The IRS is working to make its security protections more user friendly, and Stender said other IT professionals should consider the balance between security and productivity instead of just loading down devices with every protection possible.
If two IRS agents personally delivered a tax-due notice to your business, you’d assume you’d made a serious clerical error and owed thousands of dollars, right?
Try 4 cents.
That’s how much IRS agents told a manager last week at Harv’s Metro Car Wash in Sacramento, Calif., that the company owned in back taxes. Since the 4 cents dated back to 2006, interest and penalties owed totaled $202.31.
All for 4 cents.
The car wash’s owner, Aaron Zeff, told The Sacramento Bee that the IRS sent him a letter on Oct. 22, 2009, stating that his company “has filed all required returns and addressed any balances due.”
Reading that, one would gather that he or she owned no taxes. But apparently that’s not the case, and that has Zeff both confused and annoyed.
It’s hilarious that two people hopped in a car and came down here for just 4 cents. I think [the IRS] may have a problem with priorities.”
Homeland Security secretary Janet Napolitano was on the Diane Rehm show earlier this week. Part of the interview focused on Joe Stack, the man who flew his small plane into the IRS building Austin, and Napolitano — who clearly wanted to avoid calling Stack a terrorist — offered a slightly odd definition of terrorism.
The Treasury Inspector General for Tax Administration is reportedly investigating more than 70 jokes or inappropriate statements that IRS agents felt were threatening since the Feb. 18 attack on an IRS building.
Colleen Kelley, national president of the National Treasury Employees Union, told reporters on Tuesday that dozens of taxpayers have made jokes or comments about attacking the IRS since disgruntled taxpayer Joe Stack flew an airplane into the IRS’ Austin office. Some have cracked wise about wanting to take flying lessons while talking to the IRS about their audit, Kelley said, but TIGTA isn’t laughing.
IRS employees “didn’t think it was a joke,” Kelley said. “I cannot imagine in any scenario, following the Austin attack, where that’s an appropriate comment to make. TIGTA has assured us that each one of those instances are being thoroughly investigated.”
Federal Times reporter Gregg Carlstrom is working on a story about the growing concern among federal employees about anti-government extremists, and the violence that has recently erupted in places like Austin and at the Pentagon. What are your thoughts? What do you think the government should do to make the workplace safer for feds? E-mail him at firstname.lastname@example.org.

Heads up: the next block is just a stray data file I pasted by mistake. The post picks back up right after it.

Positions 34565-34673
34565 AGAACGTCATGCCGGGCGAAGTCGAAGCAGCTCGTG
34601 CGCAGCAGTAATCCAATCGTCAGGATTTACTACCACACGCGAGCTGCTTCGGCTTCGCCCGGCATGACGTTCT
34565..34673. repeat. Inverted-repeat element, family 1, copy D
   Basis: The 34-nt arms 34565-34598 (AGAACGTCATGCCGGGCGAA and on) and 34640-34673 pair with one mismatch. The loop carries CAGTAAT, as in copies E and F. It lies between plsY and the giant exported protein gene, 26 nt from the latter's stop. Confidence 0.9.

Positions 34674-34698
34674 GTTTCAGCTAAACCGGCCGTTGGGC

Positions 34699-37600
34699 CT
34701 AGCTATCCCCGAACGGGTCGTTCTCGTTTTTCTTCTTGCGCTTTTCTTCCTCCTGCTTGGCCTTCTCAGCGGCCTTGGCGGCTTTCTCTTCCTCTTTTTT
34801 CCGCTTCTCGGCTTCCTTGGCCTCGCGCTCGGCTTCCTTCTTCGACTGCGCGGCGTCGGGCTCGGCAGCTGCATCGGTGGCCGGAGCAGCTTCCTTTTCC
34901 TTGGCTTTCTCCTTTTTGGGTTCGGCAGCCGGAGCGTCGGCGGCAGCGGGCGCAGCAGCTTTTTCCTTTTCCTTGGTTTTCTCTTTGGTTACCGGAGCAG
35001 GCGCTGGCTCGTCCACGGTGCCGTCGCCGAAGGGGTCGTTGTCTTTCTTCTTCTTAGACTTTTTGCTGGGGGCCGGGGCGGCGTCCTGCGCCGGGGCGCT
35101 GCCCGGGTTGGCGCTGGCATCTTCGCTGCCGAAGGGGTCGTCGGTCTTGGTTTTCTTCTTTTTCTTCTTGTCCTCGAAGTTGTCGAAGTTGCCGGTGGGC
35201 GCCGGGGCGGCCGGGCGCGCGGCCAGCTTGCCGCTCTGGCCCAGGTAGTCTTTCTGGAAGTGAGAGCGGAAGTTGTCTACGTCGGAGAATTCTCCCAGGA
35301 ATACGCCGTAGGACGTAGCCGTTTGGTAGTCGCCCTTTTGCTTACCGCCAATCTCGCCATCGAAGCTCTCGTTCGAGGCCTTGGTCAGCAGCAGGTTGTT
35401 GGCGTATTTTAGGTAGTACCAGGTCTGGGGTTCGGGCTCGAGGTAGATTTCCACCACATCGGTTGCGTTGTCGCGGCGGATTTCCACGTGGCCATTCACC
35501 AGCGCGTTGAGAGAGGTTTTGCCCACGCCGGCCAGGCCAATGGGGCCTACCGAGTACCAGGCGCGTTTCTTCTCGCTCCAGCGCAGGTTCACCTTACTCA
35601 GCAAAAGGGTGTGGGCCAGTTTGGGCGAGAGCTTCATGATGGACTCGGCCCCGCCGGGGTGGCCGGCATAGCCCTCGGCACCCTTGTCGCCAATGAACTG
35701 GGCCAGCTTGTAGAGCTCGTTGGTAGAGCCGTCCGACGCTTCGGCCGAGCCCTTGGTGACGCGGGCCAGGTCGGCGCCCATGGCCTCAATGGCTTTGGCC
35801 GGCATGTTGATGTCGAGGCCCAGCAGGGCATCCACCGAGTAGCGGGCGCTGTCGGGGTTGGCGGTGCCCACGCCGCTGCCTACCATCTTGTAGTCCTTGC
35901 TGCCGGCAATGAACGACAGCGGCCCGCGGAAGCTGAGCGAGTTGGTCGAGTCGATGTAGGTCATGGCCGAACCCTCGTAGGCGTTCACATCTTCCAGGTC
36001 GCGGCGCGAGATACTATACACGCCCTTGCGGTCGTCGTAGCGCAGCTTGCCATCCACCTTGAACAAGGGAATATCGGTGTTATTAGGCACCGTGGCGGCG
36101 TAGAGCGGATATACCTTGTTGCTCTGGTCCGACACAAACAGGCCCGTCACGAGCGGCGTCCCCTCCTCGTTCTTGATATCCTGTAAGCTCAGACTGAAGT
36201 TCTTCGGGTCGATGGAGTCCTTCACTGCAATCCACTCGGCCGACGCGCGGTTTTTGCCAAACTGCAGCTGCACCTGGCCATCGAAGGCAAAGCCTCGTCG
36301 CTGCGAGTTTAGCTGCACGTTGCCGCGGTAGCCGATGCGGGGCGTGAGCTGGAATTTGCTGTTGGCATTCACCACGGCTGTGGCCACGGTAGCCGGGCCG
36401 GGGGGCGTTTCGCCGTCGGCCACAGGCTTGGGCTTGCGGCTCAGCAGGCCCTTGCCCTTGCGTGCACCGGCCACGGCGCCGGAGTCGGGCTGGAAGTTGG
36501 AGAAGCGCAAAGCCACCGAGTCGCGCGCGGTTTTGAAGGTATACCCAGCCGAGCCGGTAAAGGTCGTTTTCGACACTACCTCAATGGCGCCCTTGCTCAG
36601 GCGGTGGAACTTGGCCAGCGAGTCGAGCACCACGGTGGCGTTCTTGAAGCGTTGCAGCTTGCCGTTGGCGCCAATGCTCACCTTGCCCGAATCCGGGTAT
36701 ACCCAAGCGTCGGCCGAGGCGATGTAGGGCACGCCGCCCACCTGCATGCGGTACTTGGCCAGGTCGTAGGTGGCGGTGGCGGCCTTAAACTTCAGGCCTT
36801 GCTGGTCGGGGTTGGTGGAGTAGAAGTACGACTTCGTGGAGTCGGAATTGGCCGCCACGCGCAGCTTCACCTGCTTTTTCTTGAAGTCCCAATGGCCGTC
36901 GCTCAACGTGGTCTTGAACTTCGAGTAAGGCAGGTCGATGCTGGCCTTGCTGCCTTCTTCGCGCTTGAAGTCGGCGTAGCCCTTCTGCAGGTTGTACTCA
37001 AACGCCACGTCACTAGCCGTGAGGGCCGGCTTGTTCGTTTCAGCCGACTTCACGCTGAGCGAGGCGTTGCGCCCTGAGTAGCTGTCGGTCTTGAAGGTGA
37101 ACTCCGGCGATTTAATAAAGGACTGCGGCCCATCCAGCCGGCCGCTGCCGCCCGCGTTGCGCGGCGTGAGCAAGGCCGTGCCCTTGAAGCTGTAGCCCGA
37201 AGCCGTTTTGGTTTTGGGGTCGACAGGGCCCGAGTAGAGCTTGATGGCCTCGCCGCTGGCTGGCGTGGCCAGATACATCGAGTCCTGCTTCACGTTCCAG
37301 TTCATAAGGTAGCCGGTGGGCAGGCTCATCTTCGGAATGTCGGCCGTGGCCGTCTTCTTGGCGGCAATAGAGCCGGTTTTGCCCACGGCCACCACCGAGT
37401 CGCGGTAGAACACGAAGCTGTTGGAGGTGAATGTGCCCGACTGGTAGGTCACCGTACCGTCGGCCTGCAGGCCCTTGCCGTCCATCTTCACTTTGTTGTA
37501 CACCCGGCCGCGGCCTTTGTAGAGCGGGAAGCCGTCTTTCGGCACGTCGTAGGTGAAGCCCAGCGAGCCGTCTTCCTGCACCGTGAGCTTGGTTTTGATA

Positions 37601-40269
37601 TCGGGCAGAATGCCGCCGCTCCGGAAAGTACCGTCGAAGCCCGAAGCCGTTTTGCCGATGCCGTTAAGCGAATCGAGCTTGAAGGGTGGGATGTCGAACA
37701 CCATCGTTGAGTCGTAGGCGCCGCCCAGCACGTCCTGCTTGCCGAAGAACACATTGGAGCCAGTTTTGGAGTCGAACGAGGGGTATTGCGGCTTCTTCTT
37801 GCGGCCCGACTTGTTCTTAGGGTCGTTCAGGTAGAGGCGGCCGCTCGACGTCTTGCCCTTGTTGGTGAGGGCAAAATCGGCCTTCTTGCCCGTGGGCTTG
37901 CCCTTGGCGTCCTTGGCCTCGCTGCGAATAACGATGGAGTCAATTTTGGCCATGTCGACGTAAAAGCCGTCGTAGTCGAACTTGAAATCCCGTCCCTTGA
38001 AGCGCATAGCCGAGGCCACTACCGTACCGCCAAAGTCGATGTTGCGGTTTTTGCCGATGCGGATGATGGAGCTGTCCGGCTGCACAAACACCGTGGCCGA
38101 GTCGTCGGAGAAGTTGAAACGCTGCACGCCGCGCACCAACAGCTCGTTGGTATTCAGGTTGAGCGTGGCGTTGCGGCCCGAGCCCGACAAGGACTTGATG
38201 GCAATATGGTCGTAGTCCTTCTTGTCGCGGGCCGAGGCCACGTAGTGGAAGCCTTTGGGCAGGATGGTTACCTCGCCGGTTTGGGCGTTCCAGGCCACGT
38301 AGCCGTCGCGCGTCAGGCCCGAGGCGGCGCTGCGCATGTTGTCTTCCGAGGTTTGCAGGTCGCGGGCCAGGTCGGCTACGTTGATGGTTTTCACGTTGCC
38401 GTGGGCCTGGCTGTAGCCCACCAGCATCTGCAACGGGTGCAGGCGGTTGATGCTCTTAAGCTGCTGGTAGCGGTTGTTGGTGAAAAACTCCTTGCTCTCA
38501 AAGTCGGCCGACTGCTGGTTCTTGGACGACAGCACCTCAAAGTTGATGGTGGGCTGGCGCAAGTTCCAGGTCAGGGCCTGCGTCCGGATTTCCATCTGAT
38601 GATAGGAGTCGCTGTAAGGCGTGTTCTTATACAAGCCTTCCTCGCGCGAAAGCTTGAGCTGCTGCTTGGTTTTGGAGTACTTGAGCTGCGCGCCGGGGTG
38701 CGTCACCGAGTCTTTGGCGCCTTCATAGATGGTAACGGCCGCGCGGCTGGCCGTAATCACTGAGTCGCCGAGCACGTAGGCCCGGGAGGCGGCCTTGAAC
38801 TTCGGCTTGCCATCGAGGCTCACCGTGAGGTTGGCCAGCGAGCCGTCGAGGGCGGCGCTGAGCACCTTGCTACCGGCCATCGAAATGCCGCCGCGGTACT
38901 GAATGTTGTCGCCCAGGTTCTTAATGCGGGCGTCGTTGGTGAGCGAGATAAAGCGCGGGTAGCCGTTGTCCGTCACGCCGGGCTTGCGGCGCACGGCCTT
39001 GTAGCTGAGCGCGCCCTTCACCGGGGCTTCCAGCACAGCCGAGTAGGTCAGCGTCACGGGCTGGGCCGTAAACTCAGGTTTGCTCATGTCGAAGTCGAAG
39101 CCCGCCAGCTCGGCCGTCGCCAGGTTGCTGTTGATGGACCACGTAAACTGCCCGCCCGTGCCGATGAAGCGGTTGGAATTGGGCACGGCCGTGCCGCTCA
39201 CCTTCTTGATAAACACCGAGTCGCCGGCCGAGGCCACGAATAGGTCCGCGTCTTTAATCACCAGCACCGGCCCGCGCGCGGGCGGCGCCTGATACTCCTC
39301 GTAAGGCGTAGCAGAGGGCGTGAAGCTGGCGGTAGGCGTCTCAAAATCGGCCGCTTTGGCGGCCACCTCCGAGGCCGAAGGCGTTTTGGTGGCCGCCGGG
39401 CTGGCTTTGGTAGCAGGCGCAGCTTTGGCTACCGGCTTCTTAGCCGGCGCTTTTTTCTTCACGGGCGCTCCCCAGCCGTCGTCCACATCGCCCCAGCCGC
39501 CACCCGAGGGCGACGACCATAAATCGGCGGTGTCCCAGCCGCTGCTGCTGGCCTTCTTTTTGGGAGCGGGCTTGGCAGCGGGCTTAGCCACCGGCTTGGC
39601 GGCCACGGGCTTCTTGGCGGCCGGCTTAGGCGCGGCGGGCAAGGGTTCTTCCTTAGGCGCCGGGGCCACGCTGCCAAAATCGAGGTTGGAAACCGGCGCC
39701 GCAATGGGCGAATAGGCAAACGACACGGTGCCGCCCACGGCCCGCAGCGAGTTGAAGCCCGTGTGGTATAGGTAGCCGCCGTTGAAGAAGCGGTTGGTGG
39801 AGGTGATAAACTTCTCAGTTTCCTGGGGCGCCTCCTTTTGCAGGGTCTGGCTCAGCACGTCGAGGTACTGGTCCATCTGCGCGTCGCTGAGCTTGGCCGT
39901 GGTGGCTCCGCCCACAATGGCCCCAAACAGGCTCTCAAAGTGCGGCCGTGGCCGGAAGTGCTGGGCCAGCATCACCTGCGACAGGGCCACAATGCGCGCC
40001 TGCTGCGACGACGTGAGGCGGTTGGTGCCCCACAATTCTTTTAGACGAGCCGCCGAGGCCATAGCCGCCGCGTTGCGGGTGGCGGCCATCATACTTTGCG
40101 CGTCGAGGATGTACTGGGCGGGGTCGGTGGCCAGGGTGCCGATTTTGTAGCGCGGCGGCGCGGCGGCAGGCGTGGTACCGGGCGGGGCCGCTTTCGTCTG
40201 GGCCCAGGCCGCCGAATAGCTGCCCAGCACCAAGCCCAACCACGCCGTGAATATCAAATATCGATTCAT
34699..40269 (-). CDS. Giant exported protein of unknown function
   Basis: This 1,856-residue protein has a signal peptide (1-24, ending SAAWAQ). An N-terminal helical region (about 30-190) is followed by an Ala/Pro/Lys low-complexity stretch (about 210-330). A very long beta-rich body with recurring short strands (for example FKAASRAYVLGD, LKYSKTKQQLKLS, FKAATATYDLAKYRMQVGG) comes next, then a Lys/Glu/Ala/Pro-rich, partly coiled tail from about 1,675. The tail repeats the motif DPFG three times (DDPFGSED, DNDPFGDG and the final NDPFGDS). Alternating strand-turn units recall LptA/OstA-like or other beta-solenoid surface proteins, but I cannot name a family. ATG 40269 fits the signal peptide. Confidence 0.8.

Just think, snowed-in feds — should Washington D.C. break its snowfall record next year, perhaps you can catch up on episodes of Ron Howard’s planned Internal Revenue Service comedy. It’ll almost be like you’re back in your offices!
FedLine has blogged about Howard’s planned Fox series before, which will be shot “documentary style” like NBC’s The Office and Parks & Recreation. Now we’re learning that Howard has started casting the show, with Numb3rs star David Krumholtz in the lead. Krumholtz will lead the action in an IRS regional office, according to Michael Ausiello over at Entertainment Weekly.
What say you, feds? Would you watch a show set at a federal office? Who would you like to see play feds?
Is the IRS funny? Famed director Ron Howard thinks so.
Howard and his producing partner, Brian Grazer, are the team behind the critically-acclaimed and ratings-challenged “Arrested Development.” Howard may need to tap that blend of hysterical awkwardness with his new sitcom, which will be centered around an Internal Revenue Service field office. Trade publication The Hollywood Reporter first announced the project.
The show has a pilot commitment with Fox, which means the network will pay to develop the first episode of the show, known as a pilot, and will pay a penalty to Howard and Grazer should it not pick up the pilot for air. Howard hired Brent Forrester, a writer-director on NBC’s “The Office,” to write the pilot.
Forrester had kind words for IRS’ employees, describing the boss in the show as “trying hard to believe that his job is good and noble and provides a very important, vital service.”
The one thing that unites all Americans is their suspicion and hatred for the IRS. That makes the characters on the show underdogs, because outside the office everyone is suspicious of them.”
Do you think this show sounds like a promising sitcom? Would you watch? Or do you think Americans don’t want to watch feds at work?